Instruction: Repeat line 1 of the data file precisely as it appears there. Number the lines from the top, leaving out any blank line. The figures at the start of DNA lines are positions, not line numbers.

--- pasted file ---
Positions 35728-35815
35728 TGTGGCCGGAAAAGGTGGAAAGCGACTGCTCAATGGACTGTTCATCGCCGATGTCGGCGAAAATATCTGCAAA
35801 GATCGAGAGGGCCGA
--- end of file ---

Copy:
Positions 35728-35815